Strategies used to enhance or help restore rare and endangered animal species are reviewed. No new strategies are presented, but rather a review of various levels at which programs can be initiated are indicated. Nearly 93 percent of the recognized endangered animals are vertebrates. Programs to help restore vertebrates can be aimed at either the habitat or the organism level. Habitat restoration or preservation is the more difficult to achieve and, accordingly, most strategies are aimed at the organism. Species, populations, or communities are ecosystems can be treated, but most often each requires a separate approach. Among organisms the species level attracts most of the enhancement effort because species are easier to understand and deal with. Numerous strategies are being tried with species, and several examples, such as the Aleutian Canada goose, Galapagos tortoise, a wingless undescribed orthropteran, and fish species requiring turbid water, are given. Populations or communities of animals are more difficult to work with, but some strategies such as faunal reserves are likely to be successful. A table listing 39 examples of endangered species from across the animal kingdom, along with the major reasons for the declines and currently working strategies or possible ones to help them recover, is presented.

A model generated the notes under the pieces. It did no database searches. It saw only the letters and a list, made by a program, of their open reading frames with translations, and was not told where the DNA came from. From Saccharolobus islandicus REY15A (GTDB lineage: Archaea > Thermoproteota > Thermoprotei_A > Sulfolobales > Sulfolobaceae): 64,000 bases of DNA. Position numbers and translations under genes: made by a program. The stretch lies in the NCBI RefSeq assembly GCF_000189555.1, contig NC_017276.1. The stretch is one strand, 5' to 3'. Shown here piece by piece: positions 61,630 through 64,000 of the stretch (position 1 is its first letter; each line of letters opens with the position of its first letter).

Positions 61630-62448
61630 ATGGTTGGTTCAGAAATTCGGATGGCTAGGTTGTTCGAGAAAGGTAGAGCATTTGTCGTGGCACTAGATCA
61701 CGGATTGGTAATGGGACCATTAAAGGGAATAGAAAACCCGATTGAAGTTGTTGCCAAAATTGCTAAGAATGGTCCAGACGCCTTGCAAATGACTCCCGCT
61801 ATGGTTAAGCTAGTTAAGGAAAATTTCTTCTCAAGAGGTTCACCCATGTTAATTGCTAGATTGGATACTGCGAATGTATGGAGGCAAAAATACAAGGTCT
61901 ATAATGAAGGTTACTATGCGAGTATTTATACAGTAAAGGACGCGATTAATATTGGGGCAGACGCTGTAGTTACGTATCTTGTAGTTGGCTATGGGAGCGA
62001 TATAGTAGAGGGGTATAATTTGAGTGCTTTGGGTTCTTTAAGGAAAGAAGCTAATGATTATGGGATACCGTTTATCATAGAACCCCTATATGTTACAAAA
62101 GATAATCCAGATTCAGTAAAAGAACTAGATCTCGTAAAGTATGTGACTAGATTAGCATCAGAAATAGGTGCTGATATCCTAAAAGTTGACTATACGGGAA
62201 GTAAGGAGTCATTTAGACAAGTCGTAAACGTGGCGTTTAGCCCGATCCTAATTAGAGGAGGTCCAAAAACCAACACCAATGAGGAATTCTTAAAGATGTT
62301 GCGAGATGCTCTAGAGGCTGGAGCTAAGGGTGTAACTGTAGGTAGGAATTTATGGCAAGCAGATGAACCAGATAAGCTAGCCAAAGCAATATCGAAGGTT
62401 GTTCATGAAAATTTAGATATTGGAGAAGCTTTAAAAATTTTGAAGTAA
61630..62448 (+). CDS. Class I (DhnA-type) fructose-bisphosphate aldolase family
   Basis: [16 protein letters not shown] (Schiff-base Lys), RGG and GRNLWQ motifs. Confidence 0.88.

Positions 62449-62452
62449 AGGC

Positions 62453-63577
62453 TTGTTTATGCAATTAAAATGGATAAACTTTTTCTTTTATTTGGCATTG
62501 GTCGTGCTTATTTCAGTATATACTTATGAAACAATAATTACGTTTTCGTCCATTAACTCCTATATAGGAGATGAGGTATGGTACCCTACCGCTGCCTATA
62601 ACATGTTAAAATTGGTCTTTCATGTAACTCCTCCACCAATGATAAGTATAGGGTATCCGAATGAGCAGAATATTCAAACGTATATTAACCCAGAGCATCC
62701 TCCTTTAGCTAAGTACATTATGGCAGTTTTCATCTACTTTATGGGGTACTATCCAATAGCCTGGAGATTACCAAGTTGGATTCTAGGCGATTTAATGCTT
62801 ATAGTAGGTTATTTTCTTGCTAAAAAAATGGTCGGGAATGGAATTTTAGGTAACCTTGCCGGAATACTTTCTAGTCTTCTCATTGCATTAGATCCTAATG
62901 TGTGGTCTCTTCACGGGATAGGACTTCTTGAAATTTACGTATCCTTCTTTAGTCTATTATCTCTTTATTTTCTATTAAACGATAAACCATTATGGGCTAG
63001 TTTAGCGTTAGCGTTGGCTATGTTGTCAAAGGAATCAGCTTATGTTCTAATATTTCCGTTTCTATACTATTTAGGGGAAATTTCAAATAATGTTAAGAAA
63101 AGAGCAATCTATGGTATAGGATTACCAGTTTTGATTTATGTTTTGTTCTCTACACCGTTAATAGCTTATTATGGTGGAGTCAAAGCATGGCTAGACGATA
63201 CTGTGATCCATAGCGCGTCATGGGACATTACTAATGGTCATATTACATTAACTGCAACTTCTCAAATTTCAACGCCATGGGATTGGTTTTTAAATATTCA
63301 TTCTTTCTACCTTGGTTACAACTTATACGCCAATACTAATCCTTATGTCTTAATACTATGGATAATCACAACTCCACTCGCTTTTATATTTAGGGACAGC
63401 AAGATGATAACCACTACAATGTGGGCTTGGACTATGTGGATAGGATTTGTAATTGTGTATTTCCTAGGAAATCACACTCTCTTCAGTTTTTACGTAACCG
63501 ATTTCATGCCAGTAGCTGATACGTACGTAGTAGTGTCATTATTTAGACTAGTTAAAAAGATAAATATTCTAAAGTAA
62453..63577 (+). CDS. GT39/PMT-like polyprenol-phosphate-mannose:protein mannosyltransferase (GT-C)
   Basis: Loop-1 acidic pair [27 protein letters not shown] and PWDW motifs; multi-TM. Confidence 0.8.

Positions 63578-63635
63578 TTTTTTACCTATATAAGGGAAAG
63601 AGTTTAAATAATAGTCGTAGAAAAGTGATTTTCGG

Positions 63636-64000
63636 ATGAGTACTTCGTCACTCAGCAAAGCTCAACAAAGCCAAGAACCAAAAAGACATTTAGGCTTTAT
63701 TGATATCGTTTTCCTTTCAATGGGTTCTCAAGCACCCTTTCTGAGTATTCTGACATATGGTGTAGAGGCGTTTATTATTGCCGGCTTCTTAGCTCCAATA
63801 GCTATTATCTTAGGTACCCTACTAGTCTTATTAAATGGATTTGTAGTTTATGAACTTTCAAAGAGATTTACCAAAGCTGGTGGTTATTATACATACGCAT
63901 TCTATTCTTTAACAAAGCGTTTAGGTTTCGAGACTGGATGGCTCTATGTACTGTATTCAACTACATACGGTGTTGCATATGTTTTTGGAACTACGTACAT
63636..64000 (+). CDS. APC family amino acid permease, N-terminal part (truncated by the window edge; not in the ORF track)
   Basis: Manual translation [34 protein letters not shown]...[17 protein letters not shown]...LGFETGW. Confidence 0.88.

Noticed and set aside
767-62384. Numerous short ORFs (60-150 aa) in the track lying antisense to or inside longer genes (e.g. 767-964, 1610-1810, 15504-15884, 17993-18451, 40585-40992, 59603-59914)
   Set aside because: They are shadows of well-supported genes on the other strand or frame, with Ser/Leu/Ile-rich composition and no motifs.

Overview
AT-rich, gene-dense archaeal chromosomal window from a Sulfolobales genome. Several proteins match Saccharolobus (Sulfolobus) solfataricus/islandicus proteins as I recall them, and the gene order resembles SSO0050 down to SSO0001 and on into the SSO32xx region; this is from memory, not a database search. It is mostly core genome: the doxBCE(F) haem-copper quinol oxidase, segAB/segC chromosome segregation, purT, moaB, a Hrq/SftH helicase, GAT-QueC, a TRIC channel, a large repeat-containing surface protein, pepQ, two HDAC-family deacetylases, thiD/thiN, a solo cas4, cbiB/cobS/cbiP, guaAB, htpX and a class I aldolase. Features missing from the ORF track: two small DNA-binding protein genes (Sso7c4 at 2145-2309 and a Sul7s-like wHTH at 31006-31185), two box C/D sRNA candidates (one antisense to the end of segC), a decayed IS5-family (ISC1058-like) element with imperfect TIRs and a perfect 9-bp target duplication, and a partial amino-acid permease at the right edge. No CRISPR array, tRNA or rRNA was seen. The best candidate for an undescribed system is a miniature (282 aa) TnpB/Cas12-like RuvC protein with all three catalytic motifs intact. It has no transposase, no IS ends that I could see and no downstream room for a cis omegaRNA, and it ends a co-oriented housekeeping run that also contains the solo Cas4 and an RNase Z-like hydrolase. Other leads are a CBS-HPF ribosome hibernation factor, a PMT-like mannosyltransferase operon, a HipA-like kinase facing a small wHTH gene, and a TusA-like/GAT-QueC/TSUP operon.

White, Clayton M.
"Strategies for the preservation of rare animals,"
Great Basin Naturalist Memoirs: Vol. 3
, Article 13.
Available at: http://scholarsarchive.byu.edu/gbnm/vol3/iss1/13